The industry is still characterised by considerable uncertainty. The ability of the Norwegian Shelf to compete in a demanding global energy market requires cost-effective production, with the lowest possible emissions. The adjustment work undertaken in 2016 has yielded impressive results. For example, field costs have been reduced by a further 12% since 2015, and we have drilled a record number of wells on our permanent installations.
We rely on continuous new investments in the licences in order to offset the natural decline in existing production. To accomplish this we must create competitive investment opportunities that are attractive to the licensees. However, profitability is challenged by falling recoverable reserves per well in mature fields, and new projects barely meet the requirements for robustness.
"I am certain that the Norwegian Shelf can be competitive in a long-term perspective, and that we can make the necessary investment decisions," says Petoro's President and CEO Grethe Moen.
"The key lies in the industry's ability and determination to implement additional measures. One example I can point to is the necessity of embracing the opportunities offered by digitalisation," says Moen. She emphasises that both digitalisation and new ways of cooperating are necessary in order to provide us with the insight and the decision basis needed to create new values. Given the unique Norwegian culture of cooperation and the high-level expertise in our oil and gas industry, there is nothing that should prevent us from being the global leader in digitalising our sector.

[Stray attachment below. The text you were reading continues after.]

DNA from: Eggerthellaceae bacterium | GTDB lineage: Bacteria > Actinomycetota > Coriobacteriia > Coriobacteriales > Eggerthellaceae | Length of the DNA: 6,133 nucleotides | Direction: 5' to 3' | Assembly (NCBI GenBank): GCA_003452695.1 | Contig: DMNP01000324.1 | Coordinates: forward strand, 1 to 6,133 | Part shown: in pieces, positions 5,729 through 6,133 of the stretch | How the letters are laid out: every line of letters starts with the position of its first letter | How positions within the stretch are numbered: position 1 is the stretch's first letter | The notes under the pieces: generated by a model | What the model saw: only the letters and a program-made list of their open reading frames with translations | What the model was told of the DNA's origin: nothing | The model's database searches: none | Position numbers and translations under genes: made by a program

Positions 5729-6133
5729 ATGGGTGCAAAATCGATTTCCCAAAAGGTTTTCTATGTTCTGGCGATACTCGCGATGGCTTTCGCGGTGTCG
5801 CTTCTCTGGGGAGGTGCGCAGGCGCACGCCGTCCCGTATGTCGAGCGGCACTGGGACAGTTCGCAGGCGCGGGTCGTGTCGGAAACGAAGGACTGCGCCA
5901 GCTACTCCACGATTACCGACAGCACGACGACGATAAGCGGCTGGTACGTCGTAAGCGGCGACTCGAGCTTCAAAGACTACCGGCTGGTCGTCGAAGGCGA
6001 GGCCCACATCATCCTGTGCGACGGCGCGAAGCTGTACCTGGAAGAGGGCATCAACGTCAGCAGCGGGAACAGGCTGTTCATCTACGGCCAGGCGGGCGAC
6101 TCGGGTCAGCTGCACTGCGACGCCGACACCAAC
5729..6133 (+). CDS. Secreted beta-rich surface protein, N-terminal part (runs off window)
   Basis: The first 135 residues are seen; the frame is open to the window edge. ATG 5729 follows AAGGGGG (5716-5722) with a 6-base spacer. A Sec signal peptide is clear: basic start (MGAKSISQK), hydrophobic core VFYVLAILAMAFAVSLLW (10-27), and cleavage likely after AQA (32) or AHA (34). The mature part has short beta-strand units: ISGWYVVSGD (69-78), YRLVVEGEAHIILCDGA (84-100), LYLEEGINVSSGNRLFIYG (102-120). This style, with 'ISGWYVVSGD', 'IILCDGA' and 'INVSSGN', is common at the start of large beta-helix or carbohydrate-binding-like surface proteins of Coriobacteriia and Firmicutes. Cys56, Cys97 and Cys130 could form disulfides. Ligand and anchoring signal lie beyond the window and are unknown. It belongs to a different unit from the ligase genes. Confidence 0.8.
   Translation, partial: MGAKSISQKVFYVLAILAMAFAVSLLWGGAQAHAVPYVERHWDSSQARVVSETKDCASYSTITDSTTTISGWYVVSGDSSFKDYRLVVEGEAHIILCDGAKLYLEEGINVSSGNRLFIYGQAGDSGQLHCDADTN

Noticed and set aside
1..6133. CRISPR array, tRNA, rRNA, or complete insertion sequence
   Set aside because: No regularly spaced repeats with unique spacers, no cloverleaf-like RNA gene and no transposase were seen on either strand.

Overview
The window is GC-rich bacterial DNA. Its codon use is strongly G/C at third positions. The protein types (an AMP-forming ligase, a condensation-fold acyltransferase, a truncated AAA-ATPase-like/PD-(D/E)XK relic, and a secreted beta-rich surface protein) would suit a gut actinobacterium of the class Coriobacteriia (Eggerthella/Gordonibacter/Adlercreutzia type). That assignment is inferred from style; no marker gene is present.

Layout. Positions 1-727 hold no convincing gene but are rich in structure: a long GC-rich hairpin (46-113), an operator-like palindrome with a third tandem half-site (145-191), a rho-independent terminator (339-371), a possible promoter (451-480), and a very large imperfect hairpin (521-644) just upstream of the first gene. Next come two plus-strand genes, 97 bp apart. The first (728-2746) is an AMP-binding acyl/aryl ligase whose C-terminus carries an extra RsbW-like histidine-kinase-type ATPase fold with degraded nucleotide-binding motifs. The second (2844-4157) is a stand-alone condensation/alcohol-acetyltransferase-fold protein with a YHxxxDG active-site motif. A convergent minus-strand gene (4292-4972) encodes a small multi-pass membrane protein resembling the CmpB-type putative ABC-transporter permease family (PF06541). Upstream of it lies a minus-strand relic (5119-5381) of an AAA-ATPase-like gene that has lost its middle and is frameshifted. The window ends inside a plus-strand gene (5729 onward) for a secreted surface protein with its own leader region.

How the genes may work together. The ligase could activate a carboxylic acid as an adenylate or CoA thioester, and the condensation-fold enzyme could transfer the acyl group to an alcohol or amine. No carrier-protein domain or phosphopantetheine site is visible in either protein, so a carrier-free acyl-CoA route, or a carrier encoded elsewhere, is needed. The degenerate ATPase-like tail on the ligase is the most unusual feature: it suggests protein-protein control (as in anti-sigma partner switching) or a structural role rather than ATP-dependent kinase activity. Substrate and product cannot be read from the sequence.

After many years of positive HSE developments, last year was marked by the helicopter accident on Turøy, as well as a number of serious incidents at the end of the year. Petoro underlines the importance of reversing this trend. This is essential in order to maintain confidence in the industry.
We see the effects of our improvement work on our cash flow. In addition to reduced costs, high regularity and the completion of many new wells have offset the natural decline in oil production. Petoro transferred NOK 66 billion to the Treasury in 2016. Since the beginning in 2001, Petoro has generated a cash flow of nearly NOK 1,700 billion to the Norwegian state. Both the cash flow and the result for the year are characterised by substantially lower oil and gas prices in 2016, compared with 2015.
Total production in 2016 was 1.040 million barrels of oil equivalents per day, which is three per cent lower than the previous year. The decline can mainly be attributed to lower gas production. Investments in 2016 were NOK 28 billion, which is on par with the previous year.
Head of Communications Christian Buch Hansen
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